Foot Function and Running Shoe Selection

Spring is right around the corner in some parts of the country, and the change of seasons gets many folks thinking about reviving or revving up their running program. This often coincides with shopping for a new pair of running shoes. The title of this week’s article has the potential to be an immense topic, but I’m going to a provide just a bit of information that I think you may find useful.

The human foot is an amazing piece of machinery. Its architecture and function are a fantastic example of brilliant human design. With 28 bones, an intricate network of ligaments, multiple layers of muscle, and a plethora of nerves, blood vessels, tendons, joints, and other tissues, the foot is a true work of art.

What makes the foot so unique is that not only does it form the foundation upon which we stand, it is our critical interface with the ground. The foot enables us to locomote (walk and run) through its role as a force transference device. With every stride, the foot transitions from a flexible platform that adapts to the support surface, to a rigid lever that allows us to push powerfully off the ground.

Let’s visit briefly about stride mechanics. Each lower extremity goes through a swing phase and a stance phase in every gait cycle. The swing phase occurs when the limb is in the air and the stance phase encompasses the time the foot is on the ground. Depending upon the speed of locomotion, there are some variations in how the foot functions. Walking and all-out sprinting utilize different patterns from each other, and each of these differ from the jogging and running mechanics we’ll emphasize here.

The foot makes initial contact with the ground, often called footstrike, and then proceeds to midstance. Ideally, the initial contact should, by design, occur on the lateral midfoot or forefoot (depending upon individual anatomy and speed of running). From initial contact to midstance, the foot progresses to a conformation stage as the heel and medial longitudinal arch roll inward and downward, the forefoot splays as the transverse metatarsal arch slightly flattens, and the toes spread outward and forward. This sequence is called pronation and, while its degree varies from person to person, it’s a natural and desired movement to accomodate to the ground. Just after midstance, pronation maxes out and then the arches begin to elevate and re-stiffen as the foot supinates to achieve heel-off and eventually toe-off. Prior to push-off, as the toes are bending (extending…especially the 1st toe), tension increases in the plantar fascia and it functions as a windlass mechanism to help the foot maintain biomechanical rigidity. All of these components occur with every stride and without our ever having to think about it at all.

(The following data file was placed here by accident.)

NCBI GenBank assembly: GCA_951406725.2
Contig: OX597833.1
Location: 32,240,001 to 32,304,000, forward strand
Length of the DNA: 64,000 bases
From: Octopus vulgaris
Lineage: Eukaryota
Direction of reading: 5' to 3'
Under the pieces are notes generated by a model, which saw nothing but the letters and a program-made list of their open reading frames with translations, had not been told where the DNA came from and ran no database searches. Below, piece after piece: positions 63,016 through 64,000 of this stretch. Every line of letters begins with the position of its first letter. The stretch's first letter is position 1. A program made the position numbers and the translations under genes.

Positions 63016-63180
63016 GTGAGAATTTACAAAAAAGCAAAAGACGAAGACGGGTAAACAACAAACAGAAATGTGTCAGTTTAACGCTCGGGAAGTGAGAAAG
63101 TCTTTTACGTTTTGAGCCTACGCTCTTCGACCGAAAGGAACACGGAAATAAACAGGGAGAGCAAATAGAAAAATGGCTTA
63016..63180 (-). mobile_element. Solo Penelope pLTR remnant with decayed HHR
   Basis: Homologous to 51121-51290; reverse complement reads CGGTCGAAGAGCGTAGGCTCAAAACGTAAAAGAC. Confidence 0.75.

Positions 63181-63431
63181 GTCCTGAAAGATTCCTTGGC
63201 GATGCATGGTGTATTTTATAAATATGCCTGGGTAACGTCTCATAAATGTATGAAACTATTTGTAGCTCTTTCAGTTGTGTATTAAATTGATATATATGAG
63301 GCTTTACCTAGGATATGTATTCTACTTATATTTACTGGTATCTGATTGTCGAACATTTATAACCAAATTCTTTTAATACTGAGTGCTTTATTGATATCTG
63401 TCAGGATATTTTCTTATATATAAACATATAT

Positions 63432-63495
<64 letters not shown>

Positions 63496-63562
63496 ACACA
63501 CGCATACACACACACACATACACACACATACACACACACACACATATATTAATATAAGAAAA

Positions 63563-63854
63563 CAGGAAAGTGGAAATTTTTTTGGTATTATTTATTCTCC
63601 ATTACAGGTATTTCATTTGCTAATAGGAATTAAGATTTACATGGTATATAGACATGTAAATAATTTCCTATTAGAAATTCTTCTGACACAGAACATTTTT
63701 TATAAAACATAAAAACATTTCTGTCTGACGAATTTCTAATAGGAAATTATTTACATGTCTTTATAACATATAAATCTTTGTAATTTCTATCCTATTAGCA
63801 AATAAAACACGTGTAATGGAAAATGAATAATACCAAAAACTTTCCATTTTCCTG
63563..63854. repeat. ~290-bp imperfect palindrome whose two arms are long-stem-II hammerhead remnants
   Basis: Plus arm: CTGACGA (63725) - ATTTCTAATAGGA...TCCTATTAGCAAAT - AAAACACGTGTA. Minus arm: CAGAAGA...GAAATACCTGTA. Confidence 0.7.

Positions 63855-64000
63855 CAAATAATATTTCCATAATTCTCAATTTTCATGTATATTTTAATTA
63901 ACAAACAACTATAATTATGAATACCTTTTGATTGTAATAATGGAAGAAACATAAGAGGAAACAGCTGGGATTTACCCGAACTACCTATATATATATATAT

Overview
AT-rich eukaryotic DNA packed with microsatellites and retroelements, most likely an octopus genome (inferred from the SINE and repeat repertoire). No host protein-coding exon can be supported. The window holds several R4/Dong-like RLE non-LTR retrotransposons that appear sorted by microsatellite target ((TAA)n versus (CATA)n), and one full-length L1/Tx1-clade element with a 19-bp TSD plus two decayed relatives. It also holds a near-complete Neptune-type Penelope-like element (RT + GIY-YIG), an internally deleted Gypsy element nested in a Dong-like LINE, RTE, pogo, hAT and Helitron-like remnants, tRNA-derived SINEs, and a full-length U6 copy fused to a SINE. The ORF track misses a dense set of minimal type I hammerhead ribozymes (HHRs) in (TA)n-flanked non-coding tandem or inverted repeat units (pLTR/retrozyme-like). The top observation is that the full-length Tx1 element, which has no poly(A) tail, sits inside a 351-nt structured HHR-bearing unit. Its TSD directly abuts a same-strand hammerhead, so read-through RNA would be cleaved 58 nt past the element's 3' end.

When the foot is functioning properly, the strike occurs on the midfoot or forefoot, under the hip of the forward leg, and with a flexed knee. Forces are distributed appropriately through the kinetic chain of each leg, and efficient locomotion is accomplished. In most cases, running barefoot on a natural surface such as a grass field or a sandy beach will automatically string together all the things we just discussed. However, many of us don’t always have those surfaces available, and consequently barefoot running (in appropriately small doses) isn’t utilized as a mode of locomotion or as a corrective training tool. Another issue is that most modern humans have weak, atrophied feet from a lifetime of shoe use, and additionally they may have less-than-ideal gait patterns or injury. Safely restoring optimal foot function and gait, and then intelligently progressing training volume and intensity, are the obvious keys in these circumstances. And ultimately, for most runners, utilizing shoes that mimic the barefoot condition (to some degree) may be very appropriate.

Before we can get to some basic shoe recommendations, we need to take a quick look at some of the arguments and obstacles which exist around barefoot running and minimalist shoes. Instead of exhausting each point, I’m going to bullet them out and just provide food for thought.

  • Overpronation: Excessive amounts of pronation in a runner’s feet are often an indication of an individual who has a moderately high degree of joint and connective tissue laxity throughout the body, as well as a potential combination of stiffness and weakness problems in their lower extremity. Some barefoot proponents will argue that this is due to the constrained foot condition of modern shoes, and simply freeing the foot will fix the problem. This isn’t always the case. Severe overpronators can in many cases strengthen their feet and legs, and improve running form, but sometimes this isn’t enough and they don’t do too well with barefoot running and minimal shoes. Expert assistance and case-by-case management is very important here.
  • High Body Weight: Notice I didn’t use the term “overweight.” Any large person, regardless of body composition, has the potential for increased ground reaction forces travelling up through the body every time the foot hits the ground. If muscular stability and shock absorption are not optimal, this runner can experience acceleration of pronatory forces as well as impact loading. Ideally, this condition would be best managed by very progressive training, and not via the use of overbuilt shoewear.